SIR PAUL SMITH ON THE CRI­SIS IN FASH­ION

Vet­eran Bri­tish de­signer Sir Paul Smith shares his fears about Covid’s ef­fects on the fash­ion in­dus­try with Melissa Twigg

The Daily Telegraph - Business - - Front Page -

Sir Paul Smith has warned that the ef­fects of the Covid-19 cri­sis are hav­ing a “dev­as­tat­ing” im­pact on the fash­ion in­dus­try. “It’s been a very dif­fi­cult few months not just for fash­ion but for many in­dus­tries,” the vet­eran Bri­tish de­signer tells The Daily Tele­graph, “the strong like­li­hood of a sec­ond wave will quite rightly make peo­ple even more ner­vous.”

Coats, hand­bags and dresses may not have been the first things peo­ple wor­ried about when Boris John­son nudged Eng­land back in the di­rec­tion of lock­down on Tues­day evening.

But while 10pm restau­rant clo­sures and a re­turn to work­ing from home will hit hos­pi­tal­ity harder than most, it is still a dev­as­tat­ing blow for the fash­ion in­dus­try – par­tic­u­larly since re­tail­ers and de­sign­ers were just be­gin­ning to find their feet again af­ter a rocky sum­mer.

“Foot­fall in cities across the world is down enor­mously and we have shops in many ma­jor cities,” adds Sir Paul. “Yes, sales on­line have in­creased but not enough to com­pen­sate for the deficit felt in shops.

“Land­lords have to un­der­stand they will have empty prop­er­ties un­less they help out ur­gently. Dur­ing my 50 years there have been many chal­lenges but I have to ad­mit none as dev­as­tat­ing as this one [but] I’m de­lighted that the loy­alty to Paul Smith is strong and we are sure that we can weather this storm.”

It is not only de­sign­ers that are in trou­ble. Em­ploy­ees across the fash­ion in­dus­try – from styling to re­tail – have strug­gled for the last six months and are now look­ing down the bar­rel of a par­tic­u­larly dif­fi­cult win­ter, as Bri­tons are be­ing urged to stay at home.

“The past few months have been very chal­leng­ing for all of us,” Caro­line Rush, the CEO of the Bri­tish Fash­ion Coun­cil, adds. “It is now more im­por­tant than ever for ev­ery­one to play their part, in or­der to get the coun­try and the econ­omy go­ing again, de­spite the dif­fi­cul­ties we will face. For the fash­ion in­dus­try, the na­tional lock­down, cou­pled with an im­por­tant drop in con­sumer de­mand meant that a lot of busi­nesses face un­cer­tainty.”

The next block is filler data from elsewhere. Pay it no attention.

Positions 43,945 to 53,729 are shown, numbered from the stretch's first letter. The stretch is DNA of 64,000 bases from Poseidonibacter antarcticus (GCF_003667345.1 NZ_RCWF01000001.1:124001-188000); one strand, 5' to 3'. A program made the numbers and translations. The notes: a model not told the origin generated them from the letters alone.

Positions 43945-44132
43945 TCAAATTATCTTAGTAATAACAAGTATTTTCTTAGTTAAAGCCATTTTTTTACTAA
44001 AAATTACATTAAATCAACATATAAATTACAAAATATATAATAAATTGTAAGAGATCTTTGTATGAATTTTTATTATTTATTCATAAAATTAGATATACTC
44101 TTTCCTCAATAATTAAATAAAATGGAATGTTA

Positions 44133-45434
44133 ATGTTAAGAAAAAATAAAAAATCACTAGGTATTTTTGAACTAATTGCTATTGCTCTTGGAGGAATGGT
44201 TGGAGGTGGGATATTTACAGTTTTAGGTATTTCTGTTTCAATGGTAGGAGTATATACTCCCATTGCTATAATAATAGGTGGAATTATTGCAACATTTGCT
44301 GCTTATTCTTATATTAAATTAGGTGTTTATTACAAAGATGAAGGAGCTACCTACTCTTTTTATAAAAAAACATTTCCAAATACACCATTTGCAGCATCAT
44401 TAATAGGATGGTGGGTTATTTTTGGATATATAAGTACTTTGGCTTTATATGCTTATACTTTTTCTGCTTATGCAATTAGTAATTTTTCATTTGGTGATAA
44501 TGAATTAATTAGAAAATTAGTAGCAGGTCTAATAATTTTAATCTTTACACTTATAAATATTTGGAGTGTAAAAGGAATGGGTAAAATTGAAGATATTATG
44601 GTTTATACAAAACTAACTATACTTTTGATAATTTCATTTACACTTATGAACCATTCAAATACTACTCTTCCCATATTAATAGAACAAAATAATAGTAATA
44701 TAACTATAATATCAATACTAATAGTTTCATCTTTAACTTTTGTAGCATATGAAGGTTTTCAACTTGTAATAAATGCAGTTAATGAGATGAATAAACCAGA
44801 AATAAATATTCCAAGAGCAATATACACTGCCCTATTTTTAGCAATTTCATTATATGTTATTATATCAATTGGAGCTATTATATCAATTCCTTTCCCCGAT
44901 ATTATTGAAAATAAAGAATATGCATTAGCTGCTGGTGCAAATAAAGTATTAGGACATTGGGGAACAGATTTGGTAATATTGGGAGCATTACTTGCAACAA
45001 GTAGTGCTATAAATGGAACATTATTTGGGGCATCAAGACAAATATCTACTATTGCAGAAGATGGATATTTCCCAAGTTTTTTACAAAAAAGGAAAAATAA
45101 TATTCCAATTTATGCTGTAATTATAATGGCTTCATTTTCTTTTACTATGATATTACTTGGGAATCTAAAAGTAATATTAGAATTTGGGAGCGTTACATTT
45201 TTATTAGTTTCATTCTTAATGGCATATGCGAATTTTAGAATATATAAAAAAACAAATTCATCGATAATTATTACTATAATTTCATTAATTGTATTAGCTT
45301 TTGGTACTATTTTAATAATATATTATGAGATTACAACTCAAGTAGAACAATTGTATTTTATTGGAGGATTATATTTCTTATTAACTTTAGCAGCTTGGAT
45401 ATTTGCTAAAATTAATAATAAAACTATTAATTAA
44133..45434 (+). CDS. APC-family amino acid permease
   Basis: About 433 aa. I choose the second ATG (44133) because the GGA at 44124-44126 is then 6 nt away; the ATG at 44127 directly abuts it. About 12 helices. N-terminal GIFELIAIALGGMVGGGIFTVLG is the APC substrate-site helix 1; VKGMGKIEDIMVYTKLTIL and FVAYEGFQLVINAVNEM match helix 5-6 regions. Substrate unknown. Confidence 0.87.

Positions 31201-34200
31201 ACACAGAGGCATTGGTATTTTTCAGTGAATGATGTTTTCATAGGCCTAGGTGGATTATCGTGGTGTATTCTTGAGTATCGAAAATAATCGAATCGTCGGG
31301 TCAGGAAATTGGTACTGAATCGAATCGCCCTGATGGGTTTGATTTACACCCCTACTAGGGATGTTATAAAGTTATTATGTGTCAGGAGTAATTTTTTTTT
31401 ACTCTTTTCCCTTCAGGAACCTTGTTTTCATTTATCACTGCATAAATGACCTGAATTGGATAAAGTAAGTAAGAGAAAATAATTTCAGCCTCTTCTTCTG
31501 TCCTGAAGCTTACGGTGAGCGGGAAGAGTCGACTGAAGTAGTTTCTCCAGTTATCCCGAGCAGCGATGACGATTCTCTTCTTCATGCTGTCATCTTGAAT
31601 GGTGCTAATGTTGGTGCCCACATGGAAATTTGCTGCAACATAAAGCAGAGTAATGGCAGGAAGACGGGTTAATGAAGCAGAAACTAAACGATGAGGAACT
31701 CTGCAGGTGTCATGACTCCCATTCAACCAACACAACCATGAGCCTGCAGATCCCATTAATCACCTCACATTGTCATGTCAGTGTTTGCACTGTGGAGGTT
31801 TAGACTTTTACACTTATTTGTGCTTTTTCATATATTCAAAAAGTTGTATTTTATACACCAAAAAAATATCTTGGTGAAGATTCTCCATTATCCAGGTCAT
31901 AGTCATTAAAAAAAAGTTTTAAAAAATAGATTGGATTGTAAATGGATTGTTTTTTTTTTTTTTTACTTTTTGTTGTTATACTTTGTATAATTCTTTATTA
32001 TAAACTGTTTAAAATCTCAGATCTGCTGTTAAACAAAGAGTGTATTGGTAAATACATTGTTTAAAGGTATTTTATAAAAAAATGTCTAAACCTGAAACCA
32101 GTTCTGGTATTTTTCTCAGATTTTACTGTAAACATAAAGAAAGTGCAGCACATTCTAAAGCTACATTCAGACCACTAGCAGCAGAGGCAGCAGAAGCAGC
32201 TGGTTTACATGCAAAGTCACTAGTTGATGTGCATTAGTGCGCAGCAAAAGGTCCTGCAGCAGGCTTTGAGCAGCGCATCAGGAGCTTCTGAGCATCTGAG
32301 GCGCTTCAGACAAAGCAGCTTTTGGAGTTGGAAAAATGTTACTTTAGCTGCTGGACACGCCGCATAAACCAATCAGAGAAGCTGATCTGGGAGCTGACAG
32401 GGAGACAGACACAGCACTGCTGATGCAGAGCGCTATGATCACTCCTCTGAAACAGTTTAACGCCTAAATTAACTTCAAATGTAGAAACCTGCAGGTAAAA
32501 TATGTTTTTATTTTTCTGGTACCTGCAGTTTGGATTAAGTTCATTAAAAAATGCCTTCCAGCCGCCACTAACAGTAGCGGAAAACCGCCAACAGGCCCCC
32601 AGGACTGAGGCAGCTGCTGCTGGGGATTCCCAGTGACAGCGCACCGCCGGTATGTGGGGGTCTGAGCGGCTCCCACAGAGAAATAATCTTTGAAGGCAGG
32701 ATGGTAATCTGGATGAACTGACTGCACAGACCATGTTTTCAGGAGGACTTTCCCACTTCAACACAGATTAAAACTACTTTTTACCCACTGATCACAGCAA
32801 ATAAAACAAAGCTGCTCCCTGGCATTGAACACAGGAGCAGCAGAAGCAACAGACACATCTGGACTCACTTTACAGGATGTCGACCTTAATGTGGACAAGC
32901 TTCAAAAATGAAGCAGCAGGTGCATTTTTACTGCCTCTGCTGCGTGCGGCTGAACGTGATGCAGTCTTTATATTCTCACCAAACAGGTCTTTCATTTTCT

Ear­lier this year, the

Bri­tish Fash­ion Coun­cil re­leased sta­tis­tics show­ing that the pan­demic would hit fash­ion twice as hard as the UK over­all, wip­ing out all of the growth achieved by the in­dus­try over the last decade.

If you in­clude sup­ply chains, fash­ion em­ploys al­most 1pc of the Bri­tish pop­u­la­tion, and pre­dicted job losses of nearly quar­ter of a mil­lion and rev­enue losses of £30bn will re­ver­ber­ate through the econ­omy.

As con­sumers tighten their belts, an en­tire gen­er­a­tion of cre­ative ta­lent is also un­der threat. The gov­ern­ment may have laid out a range of sup­port schemes, but fash­ion brands have largely slipped through the cracks – hence, on Tues­day, the BFC an­nounced a sec­ond round of fund­ing for their Foun­da­tion Fash­ion Fund, which has dis­trib­uted grants to 30 dif­fer­ent Bri­tish de­sign­ers in­clud­ing Molly God­dard, Emilia Wick­stead and Preen by Thorn­ton Bregazzi.

“The BFC man­aged to fund-raise £1.5m to al­lo­cate to busi­nesses and in­di­vid­u­als in need. How­ever this is only a drop in the ocean and much more sup­port is needed,” says Rush. “We have asked the Gov­ern­ment to con­sider the fu­ture of the sec­tor through a series of mea­sures which in­clude fund­ing to SMEs, R&D fund­ing for clean growth, ac­cess to fi­nance to de-risk busi­nesses and mora­to­rium on pay­ment of duty and tar­iffs to sup­port the restart of in­ter­na­tional sup­ply chains.”

The longer the pan­demic goes on for, the more likely it is that we will see a com­plete re­struc­tur­ing of the in­dus­try, start­ing with where and how we shop and end­ing with what we buy and why. “The pre-Covid model of glitzy flag­ship city-cen­tre des­ti­na­tion stores will have to make way for a more be­spoke so­lu­tion, with a flavour of the lo­cal vil­lage shop where ser­vice and com­mu­nity are cen­tral pil­lars of the busi­ness strat­egy,” says Ta­mara Cin­cik the founder of gov­ern­ment lob­by­ing firm Fash­ion Roundtable.

“But our re­tail work­force, many of them women with car­ing re­spon­si­bil­i­ties, are at real risk of los­ing their jobs as the drive to on­line shop­ping in­creases, as it won’t bring the same kinds of jobs for the same kinds of work­ers. We need to ad­dress how we not only mit­i­gate against the virus, but also how we sup­port our work­ers.”

On a week­end that saw the last of the sum­mer sun­shine and a range of colour­ful, thought­ful col­lec­tions from Lon­don Fash­ion Week de­sign­ers, there was hope in the air – and an uptick in vis­i­tors buy­ing clothes for the new sea­son ahead. But with Tues­day’s grim pro­nounce­ments now ring­ing in ev­ery­one’s ears, any be­lief that au­tumn sales will be bet­ter than lack­lus­tre ones we saw over the sum­mer have been dashed.

“We are in con­stant com­mu­ni­ca­tion with the Gov­ern­ment,” says Rush, “so we can make sure that they un­der­stand the se­ri­ous chal­lenges our in­dus­try faces in both the short and long term.”

Sir Paul Smith, above, says the pan­demic has cre­ated the big­gest dev­as­ta­tion in his 50 years in the fash­ion busi­ness

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